Swimming in unfamiliar places during a beach holiday, as well as crossing a water hazard, can be fraught with danger. This is especially true in places where underwater currents or eddies are possible, for example, near power plant turbines or dams. It is best to refuse to swim in such places. But what if you are still in a whirlpool?
When entering the water in an unfamiliar place, make sure that there are no strong currents or funnels ahead. Usually, these phenomena, called turbulences, can be easily detected visually. Determine for yourself a zone beyond which you will not swim. Try not to swim alone, always leave an observer on the shore who can take measures to rescue the swimmers, if the need arises.
Once in a whirlpool or in an area of strong circular current, try to overcome the possible panic that usually accompanies unforeseen events on the water. Often, a person in the water exaggerates the danger of the situation and begins to take actions that aggravate the situation.
Save your strength and do not try to fight the circular current. Your task is to get out of the maelstrom with the least expenditure of energy. If you feel yourself being pulled in a circle, try to paddle in the direction of the rotation of the water, methodically floating away from the center of the funnel.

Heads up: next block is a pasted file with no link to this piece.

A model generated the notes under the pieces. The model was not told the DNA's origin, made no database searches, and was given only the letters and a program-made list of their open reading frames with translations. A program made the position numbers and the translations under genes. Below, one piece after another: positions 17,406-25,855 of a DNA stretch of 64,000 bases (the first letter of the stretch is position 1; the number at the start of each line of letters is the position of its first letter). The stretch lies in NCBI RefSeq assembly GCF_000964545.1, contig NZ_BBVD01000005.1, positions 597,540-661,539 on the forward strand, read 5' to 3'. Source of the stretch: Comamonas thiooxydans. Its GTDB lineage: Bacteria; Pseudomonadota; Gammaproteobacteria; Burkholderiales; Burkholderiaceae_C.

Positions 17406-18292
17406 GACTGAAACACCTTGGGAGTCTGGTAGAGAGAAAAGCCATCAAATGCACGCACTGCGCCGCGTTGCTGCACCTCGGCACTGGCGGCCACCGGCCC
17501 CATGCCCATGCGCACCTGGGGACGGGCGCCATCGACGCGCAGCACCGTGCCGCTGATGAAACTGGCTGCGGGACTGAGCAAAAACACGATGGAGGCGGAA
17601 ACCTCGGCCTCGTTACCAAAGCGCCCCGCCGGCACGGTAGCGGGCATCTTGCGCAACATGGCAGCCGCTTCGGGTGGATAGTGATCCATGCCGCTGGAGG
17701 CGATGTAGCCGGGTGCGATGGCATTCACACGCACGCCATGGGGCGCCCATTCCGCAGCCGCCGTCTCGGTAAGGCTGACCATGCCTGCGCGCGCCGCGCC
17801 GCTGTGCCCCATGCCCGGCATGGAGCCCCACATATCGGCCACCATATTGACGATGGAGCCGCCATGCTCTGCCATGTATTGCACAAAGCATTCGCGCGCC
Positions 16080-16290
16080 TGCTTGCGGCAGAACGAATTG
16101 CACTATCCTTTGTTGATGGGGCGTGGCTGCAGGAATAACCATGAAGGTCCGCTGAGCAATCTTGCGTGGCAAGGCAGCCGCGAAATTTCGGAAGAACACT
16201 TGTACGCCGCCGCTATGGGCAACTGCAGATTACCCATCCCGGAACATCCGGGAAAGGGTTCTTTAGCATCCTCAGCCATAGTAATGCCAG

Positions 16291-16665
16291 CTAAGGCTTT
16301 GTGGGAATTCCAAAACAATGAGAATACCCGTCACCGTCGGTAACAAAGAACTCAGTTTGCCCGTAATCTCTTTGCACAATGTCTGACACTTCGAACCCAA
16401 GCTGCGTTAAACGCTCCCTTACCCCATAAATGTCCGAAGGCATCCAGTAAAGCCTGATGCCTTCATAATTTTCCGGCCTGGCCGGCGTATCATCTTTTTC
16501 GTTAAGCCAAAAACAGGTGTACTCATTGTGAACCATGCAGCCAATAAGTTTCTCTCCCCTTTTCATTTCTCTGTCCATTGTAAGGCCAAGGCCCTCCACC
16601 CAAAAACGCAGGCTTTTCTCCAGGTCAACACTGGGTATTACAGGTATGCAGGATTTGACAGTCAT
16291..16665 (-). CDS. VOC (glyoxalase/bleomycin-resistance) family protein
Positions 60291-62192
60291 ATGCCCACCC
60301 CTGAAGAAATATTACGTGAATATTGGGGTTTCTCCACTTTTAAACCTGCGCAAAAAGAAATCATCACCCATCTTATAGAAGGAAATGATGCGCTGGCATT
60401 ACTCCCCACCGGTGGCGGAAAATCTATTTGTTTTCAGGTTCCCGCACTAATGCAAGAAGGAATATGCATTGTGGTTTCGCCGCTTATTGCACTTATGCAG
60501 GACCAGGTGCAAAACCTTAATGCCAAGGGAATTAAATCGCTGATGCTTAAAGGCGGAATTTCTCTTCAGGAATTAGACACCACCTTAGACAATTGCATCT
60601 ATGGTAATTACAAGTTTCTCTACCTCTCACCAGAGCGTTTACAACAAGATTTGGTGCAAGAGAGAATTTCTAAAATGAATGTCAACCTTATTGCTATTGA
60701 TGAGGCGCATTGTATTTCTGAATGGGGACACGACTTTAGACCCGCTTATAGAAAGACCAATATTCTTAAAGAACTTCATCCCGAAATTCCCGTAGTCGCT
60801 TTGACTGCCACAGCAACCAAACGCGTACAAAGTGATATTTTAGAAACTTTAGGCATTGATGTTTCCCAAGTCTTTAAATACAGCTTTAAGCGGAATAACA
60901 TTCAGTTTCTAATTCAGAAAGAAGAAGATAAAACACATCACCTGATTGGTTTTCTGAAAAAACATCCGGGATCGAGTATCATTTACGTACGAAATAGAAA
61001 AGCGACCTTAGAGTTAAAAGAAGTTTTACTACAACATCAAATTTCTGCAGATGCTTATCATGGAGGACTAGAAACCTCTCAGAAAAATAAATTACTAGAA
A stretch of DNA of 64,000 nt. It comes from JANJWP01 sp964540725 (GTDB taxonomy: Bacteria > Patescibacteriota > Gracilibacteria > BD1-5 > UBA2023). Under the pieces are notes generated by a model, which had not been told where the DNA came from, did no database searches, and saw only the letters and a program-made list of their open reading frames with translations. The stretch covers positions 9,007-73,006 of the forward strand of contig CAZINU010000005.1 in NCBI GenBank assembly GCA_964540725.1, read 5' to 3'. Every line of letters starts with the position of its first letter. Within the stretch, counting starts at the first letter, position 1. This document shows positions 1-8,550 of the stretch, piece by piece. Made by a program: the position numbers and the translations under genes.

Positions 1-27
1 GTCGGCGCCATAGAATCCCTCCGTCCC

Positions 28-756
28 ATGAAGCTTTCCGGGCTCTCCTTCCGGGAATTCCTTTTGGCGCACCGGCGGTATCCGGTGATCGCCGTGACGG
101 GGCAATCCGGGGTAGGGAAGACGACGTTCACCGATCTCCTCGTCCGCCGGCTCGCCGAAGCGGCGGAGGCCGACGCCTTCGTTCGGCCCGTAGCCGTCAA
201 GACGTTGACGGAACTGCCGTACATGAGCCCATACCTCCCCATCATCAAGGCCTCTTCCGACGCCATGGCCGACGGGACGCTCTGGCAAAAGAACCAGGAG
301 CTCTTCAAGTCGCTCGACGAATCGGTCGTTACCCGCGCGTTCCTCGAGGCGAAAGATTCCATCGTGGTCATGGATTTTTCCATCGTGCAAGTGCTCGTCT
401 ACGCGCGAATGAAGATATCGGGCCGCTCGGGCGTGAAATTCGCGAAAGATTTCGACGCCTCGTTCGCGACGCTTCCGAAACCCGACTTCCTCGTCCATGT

If you are pulled into the center of the funnel with great force, and you feel that you cannot cope with the current, draw more air into your lungs and dive. While underwater, look for a current that does not go in a circle, but brings it to the surface and to the side. This current, as a rule, is always present in the whirlpool at a certain depth, so your task is not to get confused, but to take advantage of such an updraft.
If you are at a relatively shallow depth, then, once in the funnel, be extremely collected. The bottom in such places is usually strewn with snags and stones, which are easy to injure when getting out of the whirlpool. If you feel that you are being carried by a swirling stream onto a tree trunk or boulder sticking out of the water, try to put your legs forward and group yourself so as not to hit the obstacle with your head or other vital organs. Observe the main rule - in any situation, keep your composure, composure and composure.